Not all of New York City was affected equally. Staten Island was hard hit, yet parts of Manhattan were relatively unscathed. A controversial decision was made by Mayor Michael Bloomberg to go ahead with the New York Marathon. Community advocates worried that emergency workers were already stressed by evacuations, fires, and rescues and that their efforts should be focused on rescue and recovery rather than recreation. Residents were furious that generators (albeit privately funded ones) were powering media tents when nearly half a million people were without power. Ultimately, Bloomberg responded to criticism by canceling the race Friday evening.
When this decision was announced, I was on a flight with a mix of marathoners and people who were returning home to the devastation. Conversation topics included everything from “what kind of generator should I buy for next time?” to lamentations of the race cancellation. I was surprised by the lack of empathy from runners/tourists who felt that New Yorkers had bullied the mayor into canceling. I hope their tone changed when they left the airport, because what I saw when I hit the roads was dramatic. Lines at gas stations were two to three hours long with significant power outages, lack of traffic signals, and many people who are still in shock.
It’s not over yet, however. This weather event and the subsequent tragedies will add to the healthcare burden not only in exacerbation of existing illness, but in a short term surge of respiratory, gastrointestinal, and other infectious complaints. In addition, there will be longer-term cases of post-traumatic stress disorder, anxiety, and depression.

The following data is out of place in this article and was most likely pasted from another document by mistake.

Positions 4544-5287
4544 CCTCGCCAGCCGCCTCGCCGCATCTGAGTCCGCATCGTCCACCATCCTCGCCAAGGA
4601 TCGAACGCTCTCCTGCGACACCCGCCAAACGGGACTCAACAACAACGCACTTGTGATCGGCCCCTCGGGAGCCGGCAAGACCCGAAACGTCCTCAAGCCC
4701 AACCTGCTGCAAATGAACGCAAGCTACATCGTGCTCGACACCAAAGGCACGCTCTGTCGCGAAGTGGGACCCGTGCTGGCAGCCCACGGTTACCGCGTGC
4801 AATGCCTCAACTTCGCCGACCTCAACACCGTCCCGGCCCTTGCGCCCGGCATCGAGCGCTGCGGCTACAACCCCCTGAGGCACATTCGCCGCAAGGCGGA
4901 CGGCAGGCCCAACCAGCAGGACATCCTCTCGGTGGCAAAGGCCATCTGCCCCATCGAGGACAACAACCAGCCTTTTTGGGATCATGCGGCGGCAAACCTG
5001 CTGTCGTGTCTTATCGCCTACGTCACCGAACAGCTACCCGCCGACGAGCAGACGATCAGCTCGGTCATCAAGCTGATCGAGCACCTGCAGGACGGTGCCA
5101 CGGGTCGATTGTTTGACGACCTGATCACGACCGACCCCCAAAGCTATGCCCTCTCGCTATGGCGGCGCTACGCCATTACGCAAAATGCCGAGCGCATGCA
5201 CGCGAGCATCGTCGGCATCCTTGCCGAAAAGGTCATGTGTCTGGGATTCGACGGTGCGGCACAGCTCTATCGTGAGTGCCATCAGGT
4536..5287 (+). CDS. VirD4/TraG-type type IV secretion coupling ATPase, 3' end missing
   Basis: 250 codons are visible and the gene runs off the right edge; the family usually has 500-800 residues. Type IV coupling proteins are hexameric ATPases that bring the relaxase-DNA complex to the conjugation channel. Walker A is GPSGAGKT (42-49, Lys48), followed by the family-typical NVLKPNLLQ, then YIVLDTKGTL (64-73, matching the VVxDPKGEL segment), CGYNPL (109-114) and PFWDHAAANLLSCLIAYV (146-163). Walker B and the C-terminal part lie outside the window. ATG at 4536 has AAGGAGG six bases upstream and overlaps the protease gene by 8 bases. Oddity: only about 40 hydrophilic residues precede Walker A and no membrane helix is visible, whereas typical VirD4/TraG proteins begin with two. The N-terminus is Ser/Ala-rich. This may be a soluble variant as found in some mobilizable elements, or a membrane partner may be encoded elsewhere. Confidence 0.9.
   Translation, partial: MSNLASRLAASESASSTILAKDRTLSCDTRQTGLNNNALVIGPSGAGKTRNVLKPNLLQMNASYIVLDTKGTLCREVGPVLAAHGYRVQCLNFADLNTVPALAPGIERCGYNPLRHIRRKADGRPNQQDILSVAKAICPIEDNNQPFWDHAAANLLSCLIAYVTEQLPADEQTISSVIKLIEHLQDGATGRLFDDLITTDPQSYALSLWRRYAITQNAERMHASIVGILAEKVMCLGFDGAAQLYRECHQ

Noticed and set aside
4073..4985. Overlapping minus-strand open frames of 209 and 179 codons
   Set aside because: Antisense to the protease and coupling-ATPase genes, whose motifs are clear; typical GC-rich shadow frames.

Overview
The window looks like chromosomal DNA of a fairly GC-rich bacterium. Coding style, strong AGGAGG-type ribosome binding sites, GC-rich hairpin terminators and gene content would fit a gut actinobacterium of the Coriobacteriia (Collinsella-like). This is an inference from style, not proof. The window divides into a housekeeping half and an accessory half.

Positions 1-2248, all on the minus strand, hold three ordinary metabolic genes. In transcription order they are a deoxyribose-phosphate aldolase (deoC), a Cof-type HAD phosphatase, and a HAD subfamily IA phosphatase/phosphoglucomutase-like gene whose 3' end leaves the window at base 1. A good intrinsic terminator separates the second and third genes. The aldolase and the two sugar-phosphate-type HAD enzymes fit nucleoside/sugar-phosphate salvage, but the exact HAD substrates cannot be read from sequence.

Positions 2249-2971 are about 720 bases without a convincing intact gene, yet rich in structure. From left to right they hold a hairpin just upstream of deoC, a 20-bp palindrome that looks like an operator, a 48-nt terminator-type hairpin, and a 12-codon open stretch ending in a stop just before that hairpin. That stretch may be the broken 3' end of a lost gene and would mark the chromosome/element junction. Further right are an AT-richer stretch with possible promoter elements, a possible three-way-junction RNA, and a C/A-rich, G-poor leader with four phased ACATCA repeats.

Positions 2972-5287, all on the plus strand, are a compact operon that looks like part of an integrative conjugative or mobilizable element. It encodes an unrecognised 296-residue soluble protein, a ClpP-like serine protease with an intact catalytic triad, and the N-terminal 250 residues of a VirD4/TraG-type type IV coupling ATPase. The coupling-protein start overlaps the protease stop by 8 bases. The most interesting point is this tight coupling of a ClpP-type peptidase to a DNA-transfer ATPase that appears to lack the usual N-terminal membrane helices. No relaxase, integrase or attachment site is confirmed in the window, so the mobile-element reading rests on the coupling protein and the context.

Regional health authorities, hospitals, and disaster preparedness experts need to carefully learn from the events of this week and prepare their teams with careful planning and practice. Plenty of people were touting the benefits of HIEs to assist with natural disasters this week, but an HIE doesn’t do you a lot of good when you lack food, water, and basic sanitation. Does it really matter if the servers fail over gracefully if generator failure causes a hard stop a few hours later?
It seems that despite all our technology, people have become less prepared for events like this, as well as less resilient when they occur. In our post-Katrina world, people need to be ready to help themselves and not rely on government agencies. I urge each of you to use this as an opportunity to revisit your own personal disaster plans as well as those for your workplace. Emergency preparedness isn’t just for doomsday preppers, but should be for all of us.
No matter where you live, make an effort to have a week’s supply of food and water on hand (if nothing else, invest in some energy bars and a case of bottled water) and have a plan for where to go if you’re displaced from your home. You don’t have to be a secret agent to keep a “go bag” with a few clothes and essentials packed and in the closet or under the bed. Be aware of chronically ill or elderly relatives and neighbors. Ask them what their plans are and know whether you are willing to assist if the time comes. Know what your role would be if you are at work and disaster strikes. Be willing, be able, and be prepared.